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Bridge infills by National Highways authority. More sabotage of potential cycle routes.

Following on from the sabotage of Queensbury tunnel and the unauthorised vandalism of Great Musgrave bridge, yet another example of National Highways destroying heritage infrastructure and preventing proposed cycling/walking routes.

This possible extension to the Spofforth- Wetherby railway cycle  route would provide a much needed traffic free crossing of the river Wharfe, and connect Tadcaster to Wetherby and beyond. Who are these people supposed to be accountable to and working for?

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chrisonabike | 1 year ago

Presumably because "our job is management, development and maintenance of the strategic road network" (plus signage and standards).

Apparently they took over the Historical Railways Estate just under 10 years back as this was moved around between companies.  They are now "responsible for looking after it".

Does anyone know what the story is?

Did someone do a quick evaluation and say something like the following: "right - these aren't needed for new A-roads or motorways.  They're still costing us cash though.  Also some might fall on people / disrupt roads.   We need to avoid these liabilites.  We've managed to get some money to sort this - so if we can't knock 'em down just fill 'em in".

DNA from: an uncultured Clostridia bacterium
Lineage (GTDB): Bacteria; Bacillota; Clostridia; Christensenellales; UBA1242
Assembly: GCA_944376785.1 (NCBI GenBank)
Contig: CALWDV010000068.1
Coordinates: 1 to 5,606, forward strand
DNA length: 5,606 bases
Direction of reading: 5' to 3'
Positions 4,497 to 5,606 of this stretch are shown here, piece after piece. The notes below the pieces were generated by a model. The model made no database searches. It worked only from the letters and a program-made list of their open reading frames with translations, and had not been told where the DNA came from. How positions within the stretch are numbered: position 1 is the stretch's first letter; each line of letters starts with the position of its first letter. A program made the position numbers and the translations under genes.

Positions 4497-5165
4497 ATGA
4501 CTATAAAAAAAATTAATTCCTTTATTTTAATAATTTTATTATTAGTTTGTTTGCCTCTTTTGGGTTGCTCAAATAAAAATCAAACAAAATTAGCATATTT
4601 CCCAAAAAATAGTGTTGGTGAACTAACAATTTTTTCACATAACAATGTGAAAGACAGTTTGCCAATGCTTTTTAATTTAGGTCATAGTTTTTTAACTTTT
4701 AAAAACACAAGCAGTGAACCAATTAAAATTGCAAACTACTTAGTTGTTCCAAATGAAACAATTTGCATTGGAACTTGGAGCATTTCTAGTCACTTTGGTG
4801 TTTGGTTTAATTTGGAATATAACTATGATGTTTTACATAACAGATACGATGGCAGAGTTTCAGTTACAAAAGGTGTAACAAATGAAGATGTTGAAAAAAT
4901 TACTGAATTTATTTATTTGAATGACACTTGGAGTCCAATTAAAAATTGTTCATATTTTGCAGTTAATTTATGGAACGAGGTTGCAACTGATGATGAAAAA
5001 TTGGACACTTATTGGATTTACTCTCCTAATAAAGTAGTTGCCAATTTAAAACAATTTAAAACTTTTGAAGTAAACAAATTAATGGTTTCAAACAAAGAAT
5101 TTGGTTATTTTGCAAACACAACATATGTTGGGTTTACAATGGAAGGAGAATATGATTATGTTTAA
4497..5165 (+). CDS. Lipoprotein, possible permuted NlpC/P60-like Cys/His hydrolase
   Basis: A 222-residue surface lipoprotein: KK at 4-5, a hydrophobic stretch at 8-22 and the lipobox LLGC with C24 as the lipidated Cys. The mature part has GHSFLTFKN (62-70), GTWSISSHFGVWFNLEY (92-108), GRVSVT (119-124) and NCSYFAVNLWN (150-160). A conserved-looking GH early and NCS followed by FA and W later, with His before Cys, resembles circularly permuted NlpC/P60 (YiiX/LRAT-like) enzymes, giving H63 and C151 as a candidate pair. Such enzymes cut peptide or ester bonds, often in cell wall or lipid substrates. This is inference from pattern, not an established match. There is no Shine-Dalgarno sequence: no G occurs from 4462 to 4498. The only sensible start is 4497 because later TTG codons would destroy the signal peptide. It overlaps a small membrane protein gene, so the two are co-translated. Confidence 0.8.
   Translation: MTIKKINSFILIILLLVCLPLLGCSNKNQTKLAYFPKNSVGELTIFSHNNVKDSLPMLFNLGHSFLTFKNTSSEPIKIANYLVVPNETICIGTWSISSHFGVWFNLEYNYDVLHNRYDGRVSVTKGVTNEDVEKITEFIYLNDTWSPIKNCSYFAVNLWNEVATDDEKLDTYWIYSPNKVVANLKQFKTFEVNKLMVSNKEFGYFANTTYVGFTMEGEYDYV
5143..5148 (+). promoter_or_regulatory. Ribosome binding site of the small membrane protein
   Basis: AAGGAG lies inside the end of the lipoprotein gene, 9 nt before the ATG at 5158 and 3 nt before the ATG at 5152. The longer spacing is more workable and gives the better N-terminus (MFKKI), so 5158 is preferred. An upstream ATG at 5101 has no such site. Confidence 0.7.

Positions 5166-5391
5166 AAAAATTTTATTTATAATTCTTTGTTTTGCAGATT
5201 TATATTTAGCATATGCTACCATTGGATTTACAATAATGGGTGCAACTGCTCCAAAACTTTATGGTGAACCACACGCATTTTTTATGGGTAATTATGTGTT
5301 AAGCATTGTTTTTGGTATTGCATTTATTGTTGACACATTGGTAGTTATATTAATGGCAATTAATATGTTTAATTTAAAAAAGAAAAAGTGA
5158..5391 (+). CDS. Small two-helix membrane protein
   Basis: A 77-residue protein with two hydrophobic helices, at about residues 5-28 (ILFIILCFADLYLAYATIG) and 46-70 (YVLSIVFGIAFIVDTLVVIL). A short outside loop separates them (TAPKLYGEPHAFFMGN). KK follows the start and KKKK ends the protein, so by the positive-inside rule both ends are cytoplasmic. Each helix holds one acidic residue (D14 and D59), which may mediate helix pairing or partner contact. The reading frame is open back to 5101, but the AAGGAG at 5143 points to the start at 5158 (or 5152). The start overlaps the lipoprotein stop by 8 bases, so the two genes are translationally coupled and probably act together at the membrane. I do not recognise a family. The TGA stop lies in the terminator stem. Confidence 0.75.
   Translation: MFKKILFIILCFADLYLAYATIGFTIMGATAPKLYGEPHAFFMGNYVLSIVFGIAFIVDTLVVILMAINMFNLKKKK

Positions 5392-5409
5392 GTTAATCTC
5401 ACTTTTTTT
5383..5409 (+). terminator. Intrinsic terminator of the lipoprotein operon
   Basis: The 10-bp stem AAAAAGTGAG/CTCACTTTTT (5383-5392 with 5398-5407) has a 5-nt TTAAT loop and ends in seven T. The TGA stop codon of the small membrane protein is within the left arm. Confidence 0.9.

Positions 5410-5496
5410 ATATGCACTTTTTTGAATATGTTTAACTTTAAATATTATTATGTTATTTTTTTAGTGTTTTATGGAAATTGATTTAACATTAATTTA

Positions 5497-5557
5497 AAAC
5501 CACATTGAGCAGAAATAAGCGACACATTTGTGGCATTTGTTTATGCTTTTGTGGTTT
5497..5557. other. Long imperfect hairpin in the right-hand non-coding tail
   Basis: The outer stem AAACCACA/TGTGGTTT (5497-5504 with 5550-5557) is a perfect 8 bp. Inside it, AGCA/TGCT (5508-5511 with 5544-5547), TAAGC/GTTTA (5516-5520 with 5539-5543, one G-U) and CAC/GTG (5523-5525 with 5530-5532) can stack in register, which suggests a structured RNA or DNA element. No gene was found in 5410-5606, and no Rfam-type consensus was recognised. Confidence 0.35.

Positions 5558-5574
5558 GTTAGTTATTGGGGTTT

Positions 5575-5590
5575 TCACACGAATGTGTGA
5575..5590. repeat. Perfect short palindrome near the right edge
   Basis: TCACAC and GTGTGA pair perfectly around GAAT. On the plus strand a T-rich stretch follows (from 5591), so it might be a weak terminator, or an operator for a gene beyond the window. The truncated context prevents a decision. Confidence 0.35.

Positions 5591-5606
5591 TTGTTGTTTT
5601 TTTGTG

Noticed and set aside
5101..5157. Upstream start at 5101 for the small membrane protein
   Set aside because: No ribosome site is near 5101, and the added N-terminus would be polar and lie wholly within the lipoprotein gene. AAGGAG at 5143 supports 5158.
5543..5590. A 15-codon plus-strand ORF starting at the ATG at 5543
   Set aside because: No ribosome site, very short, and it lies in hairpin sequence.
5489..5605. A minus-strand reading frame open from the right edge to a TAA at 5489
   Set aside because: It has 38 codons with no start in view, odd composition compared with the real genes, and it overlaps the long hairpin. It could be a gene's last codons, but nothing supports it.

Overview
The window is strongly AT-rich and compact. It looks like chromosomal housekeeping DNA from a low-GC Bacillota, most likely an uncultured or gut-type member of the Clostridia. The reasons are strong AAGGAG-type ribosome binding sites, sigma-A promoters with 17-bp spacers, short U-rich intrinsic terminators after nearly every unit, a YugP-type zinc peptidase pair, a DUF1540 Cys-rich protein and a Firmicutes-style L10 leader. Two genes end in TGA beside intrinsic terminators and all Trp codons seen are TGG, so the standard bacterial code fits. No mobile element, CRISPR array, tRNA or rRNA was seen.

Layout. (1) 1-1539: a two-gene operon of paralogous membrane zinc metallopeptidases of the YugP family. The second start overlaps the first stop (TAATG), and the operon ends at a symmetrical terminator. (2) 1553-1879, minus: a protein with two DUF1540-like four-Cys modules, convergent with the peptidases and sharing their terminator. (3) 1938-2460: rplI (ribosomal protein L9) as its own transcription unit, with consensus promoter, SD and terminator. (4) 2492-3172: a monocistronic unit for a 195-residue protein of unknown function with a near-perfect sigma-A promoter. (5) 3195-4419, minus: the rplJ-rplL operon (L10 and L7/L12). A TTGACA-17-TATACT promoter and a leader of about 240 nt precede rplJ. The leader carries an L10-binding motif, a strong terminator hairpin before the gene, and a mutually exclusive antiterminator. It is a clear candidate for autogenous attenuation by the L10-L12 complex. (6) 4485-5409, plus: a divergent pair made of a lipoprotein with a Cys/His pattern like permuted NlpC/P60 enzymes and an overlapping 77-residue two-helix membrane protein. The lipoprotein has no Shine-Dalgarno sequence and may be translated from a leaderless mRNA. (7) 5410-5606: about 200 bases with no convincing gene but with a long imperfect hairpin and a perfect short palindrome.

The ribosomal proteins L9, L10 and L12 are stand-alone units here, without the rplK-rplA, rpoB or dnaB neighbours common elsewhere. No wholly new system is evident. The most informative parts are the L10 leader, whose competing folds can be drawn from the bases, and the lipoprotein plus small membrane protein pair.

I would speculate "strategic" and "cycling" / "active travel" are utterly unrelated in the thinking of the people who make these decisions.  Since they're "roads" presumably it's not their business to consider if we might need these again - sooner - for some kind of ... train.  If we cut down on our road use?

Local authorities sometimes have a broader understanding.  Although not always in a "cycling-friendly" way.  Edinburgh has installed a new generation of signs and signboards * on some of its former railway lines (now paths).  Some of these suggest that one day these will be converted back into e.g. tram lines because this is "clean" and "reliable" transport.  Sorry mate - we still can't see the cyclists (or even walkers)!

* This is of course useful, but I wonder just how much has been spent on signs now and whether over the last few years that's a cycle-path's-worth of cash?  Very rare that signs are controversial of course, and they don't reduce space for drivers.  But you can proudly announce the money you've spent on active travel!

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